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TitleUsing cadastral maps in historical GIS research: The French Concession in Shanghai (1931-1941)
AuthorZhenyu Mou
DateJune, 2012
Text    In the last decade, historical GIS has exhibited its advantages in dealing with enormous historical data, which was out of reach for traditional historians, even with computers. Major historical GIS projects like the Chinese Historical Geographic Information System  (Ge Jianxiong葛剑雄& Peter Bol, 2001), the Great Britain Historical GIS (Gregory, Bennett, Gilham& Southall, 2002), and the USA National Historical GIS (Master & Noble, 2005) provide robust infrastructures that can serve multiple research purposes. These projects have made great efforts to exhibit the spatial dynamics of administrative boundaries of various spatial units combined with demographic and other socio-economic data. Another trend of historical GIS is represented by projects that focus on more specific territories, especially cities, like Virtual Shanghai (http://virtualshanghai.net), Virtual Jamestown (http://www.virtualjamestown.org) or eWilliamsburg (http://research.history.org/ewilliamsburg), etc. These platforms apply GIS to urban history to provide new visions of history and forms of visualization of historical data. Mapping and spatial analysis, including interactive web-mapping, are a major component of these projects.
    While the practice of historical GIS depends on various types of data from archival sources, historical maps occupy a preeminent position for geo-referencing and vectorisation of historical data. Maps provide a “symbolized image of geographic reality, representing selected features or characteristics resulting from the creative effort of its author’s execution of choices, and are designed for use when spatial relationships are of primary relevance” (Daniel Dorling & David Fairbairn, 1997). As a particular type of mapping, cadastral maps constitute as especially valuable source, both for their degree of reliability and the wealth of data associated to such documents.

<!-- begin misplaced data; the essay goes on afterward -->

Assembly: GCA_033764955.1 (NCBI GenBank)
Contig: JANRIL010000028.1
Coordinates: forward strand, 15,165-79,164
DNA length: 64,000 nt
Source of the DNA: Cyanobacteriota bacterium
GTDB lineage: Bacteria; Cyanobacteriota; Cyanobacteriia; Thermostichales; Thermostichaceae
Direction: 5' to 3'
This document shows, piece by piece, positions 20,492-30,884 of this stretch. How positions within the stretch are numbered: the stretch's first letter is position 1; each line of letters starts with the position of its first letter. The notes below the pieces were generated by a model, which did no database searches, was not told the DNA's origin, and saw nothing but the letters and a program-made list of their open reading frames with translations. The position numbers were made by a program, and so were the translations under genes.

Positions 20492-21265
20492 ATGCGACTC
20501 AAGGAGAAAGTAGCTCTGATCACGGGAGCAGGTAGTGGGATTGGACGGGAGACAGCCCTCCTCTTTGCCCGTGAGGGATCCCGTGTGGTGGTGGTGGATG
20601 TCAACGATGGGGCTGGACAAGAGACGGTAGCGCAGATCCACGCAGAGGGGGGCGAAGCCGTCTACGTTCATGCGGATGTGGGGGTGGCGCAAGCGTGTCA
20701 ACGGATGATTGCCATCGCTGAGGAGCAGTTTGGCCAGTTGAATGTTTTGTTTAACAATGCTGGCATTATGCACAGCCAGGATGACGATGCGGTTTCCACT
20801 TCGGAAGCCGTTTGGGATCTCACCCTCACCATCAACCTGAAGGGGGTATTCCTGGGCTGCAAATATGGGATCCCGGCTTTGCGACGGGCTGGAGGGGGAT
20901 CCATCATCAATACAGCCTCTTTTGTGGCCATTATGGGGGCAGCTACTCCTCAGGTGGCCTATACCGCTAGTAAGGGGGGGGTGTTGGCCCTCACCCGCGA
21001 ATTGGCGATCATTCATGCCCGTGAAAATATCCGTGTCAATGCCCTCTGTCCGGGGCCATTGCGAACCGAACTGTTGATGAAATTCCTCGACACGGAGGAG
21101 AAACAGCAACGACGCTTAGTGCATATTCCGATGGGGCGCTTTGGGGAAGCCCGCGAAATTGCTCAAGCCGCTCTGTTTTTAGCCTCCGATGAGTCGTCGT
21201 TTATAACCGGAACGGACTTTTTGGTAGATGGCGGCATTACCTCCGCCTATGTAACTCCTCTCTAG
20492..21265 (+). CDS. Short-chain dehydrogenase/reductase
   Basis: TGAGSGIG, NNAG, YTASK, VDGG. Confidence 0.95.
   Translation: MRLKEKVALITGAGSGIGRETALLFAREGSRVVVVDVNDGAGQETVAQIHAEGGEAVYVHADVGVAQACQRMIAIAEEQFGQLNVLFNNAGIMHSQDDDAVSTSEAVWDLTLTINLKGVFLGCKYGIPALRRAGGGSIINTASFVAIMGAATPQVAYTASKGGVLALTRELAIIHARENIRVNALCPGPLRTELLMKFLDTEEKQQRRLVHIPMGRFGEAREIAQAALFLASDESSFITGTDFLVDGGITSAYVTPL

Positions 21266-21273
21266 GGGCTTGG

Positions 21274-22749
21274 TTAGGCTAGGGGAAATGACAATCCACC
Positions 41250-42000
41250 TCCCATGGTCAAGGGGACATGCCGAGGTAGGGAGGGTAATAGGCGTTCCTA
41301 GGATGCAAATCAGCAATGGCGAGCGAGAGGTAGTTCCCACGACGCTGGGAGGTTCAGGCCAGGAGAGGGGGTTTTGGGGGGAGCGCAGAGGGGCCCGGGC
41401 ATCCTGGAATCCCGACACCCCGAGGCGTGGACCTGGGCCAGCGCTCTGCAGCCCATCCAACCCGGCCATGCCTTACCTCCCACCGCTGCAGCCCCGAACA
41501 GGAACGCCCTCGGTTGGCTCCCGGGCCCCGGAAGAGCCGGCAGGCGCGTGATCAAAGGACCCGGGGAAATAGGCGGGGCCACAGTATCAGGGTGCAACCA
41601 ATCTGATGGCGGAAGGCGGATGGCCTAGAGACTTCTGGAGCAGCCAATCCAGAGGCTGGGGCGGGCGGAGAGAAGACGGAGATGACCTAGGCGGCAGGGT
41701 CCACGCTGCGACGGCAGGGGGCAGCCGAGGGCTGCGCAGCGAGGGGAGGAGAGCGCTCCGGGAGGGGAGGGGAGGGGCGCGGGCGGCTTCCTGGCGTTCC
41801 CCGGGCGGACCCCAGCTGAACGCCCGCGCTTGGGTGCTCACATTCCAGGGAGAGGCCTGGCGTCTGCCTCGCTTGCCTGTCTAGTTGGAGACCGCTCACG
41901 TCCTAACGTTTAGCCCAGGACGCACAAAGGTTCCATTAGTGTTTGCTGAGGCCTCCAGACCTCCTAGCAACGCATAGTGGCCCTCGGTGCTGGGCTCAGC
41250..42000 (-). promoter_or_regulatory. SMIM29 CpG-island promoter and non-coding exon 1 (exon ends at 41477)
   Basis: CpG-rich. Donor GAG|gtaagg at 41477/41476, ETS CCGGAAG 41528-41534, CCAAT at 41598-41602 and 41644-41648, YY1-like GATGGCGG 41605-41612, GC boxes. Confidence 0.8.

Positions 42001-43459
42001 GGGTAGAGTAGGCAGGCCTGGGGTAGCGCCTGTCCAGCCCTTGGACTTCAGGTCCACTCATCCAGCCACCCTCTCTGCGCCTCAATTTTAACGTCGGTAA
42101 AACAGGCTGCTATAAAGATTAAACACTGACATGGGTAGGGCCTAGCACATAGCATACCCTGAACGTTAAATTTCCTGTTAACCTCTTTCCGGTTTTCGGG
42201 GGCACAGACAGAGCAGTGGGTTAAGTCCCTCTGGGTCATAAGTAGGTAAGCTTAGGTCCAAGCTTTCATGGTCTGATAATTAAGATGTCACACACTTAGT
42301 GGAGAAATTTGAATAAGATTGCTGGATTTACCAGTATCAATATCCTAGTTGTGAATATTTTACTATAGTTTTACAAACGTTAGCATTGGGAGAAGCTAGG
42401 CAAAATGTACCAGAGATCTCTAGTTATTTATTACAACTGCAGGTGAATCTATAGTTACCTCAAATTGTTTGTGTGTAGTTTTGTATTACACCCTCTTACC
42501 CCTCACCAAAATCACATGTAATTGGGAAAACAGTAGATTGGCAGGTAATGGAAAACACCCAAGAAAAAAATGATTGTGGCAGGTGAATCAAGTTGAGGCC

A cadastre is the basic instrument for the registration of landed property. Cadastral records include basic data such as the name of owners, location, area, value, tax base, etc. Research on cadastres has attracted more and more interest among historians in recent years. On the one hand, as an effective means of government monitoring and control of land, the cadastre was regarded as the foundational institution of municipal administration. Many historians have approached the issue of cadastre as a major key to understand local history. Kain, R. J.P. & Baigent, E. (1992) have argued: “we view cadastral maps as instruments for effecting state policies with respect to landed property and for exerting political and economic control over land.”  
    On the other hand, a cadastre constitutes a very useful additional source for historical research. Owing to the important role the cadastre played in local administration, the literature on cadastres, even those established in antiquity, offers solid references on the sources and history of cadastres. More recently, Peter Ekamper (2010) applied the methodology of Geographic Information Systems (GIS) to link cadastral map data, population census data and population register data for the Dutch city of Leeuwarden in the mid-nineteenth century.
    This paper takes the cadastre of French Concession in Shanghai as a case study. The French Concession was a specific area, like its British-dominated counterpart, the International Settlement. Both were established on a territory that remained under Chinese sovereignty, even while foreigners were entrusted with the power to rule these areas where more than 90% of the population was Chinese. For this study and reconstruction of the cadastre, aside from the technical difficulties, the major challenge was to collect continuous and complete data. On the one hand, not all the cadastral maps seem to have been preserved well up to the present. On the other hand, access to such documents remains difficult in the local archives. The cadastral map of 1931 and 1941, and its ledgers for 1932, 1934 constitute the documentary basis for this paper.[1] The period of 1931- 1941 represents a special phase when the Service du Cadastre was reorganized and when the land of the French Concession was entirely surveyed again.